Shortwave Radiogram, del 4 a 7 Julio 2019

Shortwave Radiogram

We had a good week last weekend, with reception that was at least adequate for most listeners, and many great reception reports. Videos of last weekend’s Shortwave Radiogram (program 106) are provided by Scott in Ontario (Friday 1300 UTC), Ralf in Germany (Sunday 2330 UTC), and Jeff in Oklahoma  (also Sunday 2330 UTC). The audio archive is maintained by Mark in the UK. Analysis is prepared by Roger in Germany.

This weekend’s Shortwave Radiogram will include a test to detect if your MFSK images have a slant,
with steps to correct the slant if it occurs. Slant can occur even if
the sound card in your computer is perfectly calibrated. The slant is
actually caused by “disagreements” among the sample rates of various
devices in the process, including my sound card, your sound card, the
sound card of the computer at the transmitter site, the sound card
associated with any SDR you might use to receive this broadcast, and
other digital devices such as portable recorders.

We will transmit a vertical orange rectangle twice. During the first
transmission, make no adjustments. Just observe how much slant, if any,
you have. Then we will transmit the same image again. While the orange
rectangle is “painting,” if you notice a green “sliver” beginning to
form at the left of the image, try this in Fldigi: Configure > Sound
Card > Settings > Corrections > Change Rx ppm to 100. Further
adjust the Rx ppm until you achieve a vertical border between the orange
and the green.

If you notice a purple sliver forming at the right of the image, try an
Rx ppm correction of -100 (minus 100) and adjust as necessary until a
vertical border between the orange and purple is seen.

Of course, this is easier to do if you record Shortwave Radiogram. You
can play back the audio and make as many adjustments as needed.
The first (to the left) orange rectangle below is almost completely free
of slant. The second image shows a sliver of slant appearing from the
right: start with a correction of -100 (minus 100) and adjust from
there. In the third image, the slant appear from the left: start with a
ppm correction of 100 and adjust. The fourth image shows what happens
when a correction of 100 ppm is applied about half way through the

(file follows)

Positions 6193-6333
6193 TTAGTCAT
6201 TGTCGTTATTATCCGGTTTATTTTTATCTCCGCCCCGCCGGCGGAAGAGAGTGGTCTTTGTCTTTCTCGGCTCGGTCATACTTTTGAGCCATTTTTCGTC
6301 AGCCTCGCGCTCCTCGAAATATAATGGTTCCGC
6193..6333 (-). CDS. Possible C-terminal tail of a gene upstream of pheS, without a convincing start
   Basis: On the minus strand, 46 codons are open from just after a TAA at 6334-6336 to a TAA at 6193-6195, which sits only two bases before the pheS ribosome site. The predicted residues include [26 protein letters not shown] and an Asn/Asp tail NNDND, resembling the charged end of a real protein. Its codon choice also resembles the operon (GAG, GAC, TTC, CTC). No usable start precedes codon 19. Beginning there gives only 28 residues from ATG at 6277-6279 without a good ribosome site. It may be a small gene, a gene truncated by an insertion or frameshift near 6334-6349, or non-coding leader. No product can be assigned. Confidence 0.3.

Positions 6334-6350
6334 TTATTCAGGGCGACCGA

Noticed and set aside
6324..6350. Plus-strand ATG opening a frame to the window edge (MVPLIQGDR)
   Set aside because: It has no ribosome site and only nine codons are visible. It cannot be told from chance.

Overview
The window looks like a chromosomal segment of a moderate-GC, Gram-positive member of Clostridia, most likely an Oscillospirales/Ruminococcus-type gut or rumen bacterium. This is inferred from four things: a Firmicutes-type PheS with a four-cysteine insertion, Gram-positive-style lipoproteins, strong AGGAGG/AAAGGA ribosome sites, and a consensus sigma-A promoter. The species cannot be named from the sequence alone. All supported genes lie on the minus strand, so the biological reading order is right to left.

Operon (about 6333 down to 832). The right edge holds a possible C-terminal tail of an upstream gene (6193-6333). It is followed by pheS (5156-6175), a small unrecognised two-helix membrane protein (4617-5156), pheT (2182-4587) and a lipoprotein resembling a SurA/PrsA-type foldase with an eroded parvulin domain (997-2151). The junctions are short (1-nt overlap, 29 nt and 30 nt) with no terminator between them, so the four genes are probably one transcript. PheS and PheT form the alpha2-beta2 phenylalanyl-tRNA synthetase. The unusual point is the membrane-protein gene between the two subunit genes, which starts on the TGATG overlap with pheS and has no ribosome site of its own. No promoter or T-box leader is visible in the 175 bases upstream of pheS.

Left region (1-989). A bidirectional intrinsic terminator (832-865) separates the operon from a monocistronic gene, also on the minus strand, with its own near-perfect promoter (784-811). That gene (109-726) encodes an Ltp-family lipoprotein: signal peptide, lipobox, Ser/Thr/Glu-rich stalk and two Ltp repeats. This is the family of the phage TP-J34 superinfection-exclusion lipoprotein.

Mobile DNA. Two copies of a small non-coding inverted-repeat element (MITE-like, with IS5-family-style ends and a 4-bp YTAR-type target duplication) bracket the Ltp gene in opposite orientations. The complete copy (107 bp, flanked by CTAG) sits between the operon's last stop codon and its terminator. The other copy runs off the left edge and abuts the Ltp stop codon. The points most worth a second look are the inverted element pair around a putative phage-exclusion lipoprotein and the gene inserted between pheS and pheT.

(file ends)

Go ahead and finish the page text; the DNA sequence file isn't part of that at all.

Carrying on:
transmission of the image: the border between the orange and the green
parts of the image becomes vertical, which is what we are trying to
achieve …


This weekend’s show is in the usual MFSK32 and MFSK64.

Here is the lineup for Shortwave Radiogram, program 107, 4-7 July 2019, in MFSK modes as noted:

1:41  MFSK32: Program preview
2:49  NASA tests Orion’s launch abort system*
6:59  MFSK64: Image slant test and adjustment*
12:41  Climate effects of existing energy infrastructure*
17:09  This week’s images*
28:26  MFSK32: Closing announcements

* with image(s)

Please send reception reports to

And visit

Twitter: @SWRadiogram or (visit during the weekend to see listeners’ results)

Facebook group:


|            Shortwave Radiogram Transmission Schedule           |
| UTC Day  | UTC Time      | Frequency     | Transmitter site    |
| Thursday | 2330-2400 UTC | 9265 kHz      | WINB Pennsylvania   |
| Friday   | 1300-1330 UTC | 15770 kHz     | WRMI Florida        |
| Friday   | 1500-1530 UTC | 15120 kHz DRM*| WINB Pennsylvania   |
| Saturday | 0230-0300 UTC | 9265 kHz      | WINB Pennsylvania   |
| Sunday   | 0800-0830 UTC | 5850 7730 kHz | WRMI Florida        |
| Sunday   | 2330-2400 UTC | 7780 kHz      | WRMI Florida        |

The Mighty KBC transmits to North America Sundays at 0000-0200 UTC (Saturday 8-10 pm EDT) on 9925 kHz, via Germany. A minute of MFSK is at about 0130 UTC.  Reports to Eric: . See also and

“This is a Music Show” is the newest addition to
digital modes via analog shortwave. Most of the show is a music show,
but the host transmits some MFSK text and image near the end of the
broadcast. It’s transmitted on WRMI, 9395 kHz, Thursday 0130-0230 UTC
(Wednesday evening in the Americas). Also look for a waterfall ID at the
beginning of the show. .

New York and Pennsylvania NBEMS nets. Most weekends, as
KD9XB, I check in to the New York NBEMS (Narrow Band Emergency
Messaging Software) net Saturday at 1200 UTC on 3584 kHz USB, and the
Pennsylvania NBEMS net Sunday at 1200 UTC on 3583 kHz USB (with
out-of-state check-ins now starting at 1130 UTC). Check-ins are usually
in Thor 22, and messages are in MFSK32 (PA NBEMS is experimenting with
Thor 50×1 for messages). Messages generally use the Flmsg
add-on to Fldigi. If you are a radio amateur in eastern North America,
feel free to check in. Outside the region, use an SDR in the eastern USA
to tune in and decode. You do not need Flmsg to check in, and most of
the messages can be read without Flmsg. If you can decode the net, send
me an email to , or tweet to @SWRadiogram , and I
will let them know you are tuned in.



Al – @grovekid2 – in the Florida skip zone decoded the pleasantly
fuzzy red sails of the Russian ship during the 2330-2400 UTC broadcast,
30 June 2019, 7780 kHz from WRMI, also in Florida. See more results from
other listeners at Twitter @SWRadiogram or


Fuente: Shortwave Radiogram, 4-7 July 2019: During which we will try to unslant the slant


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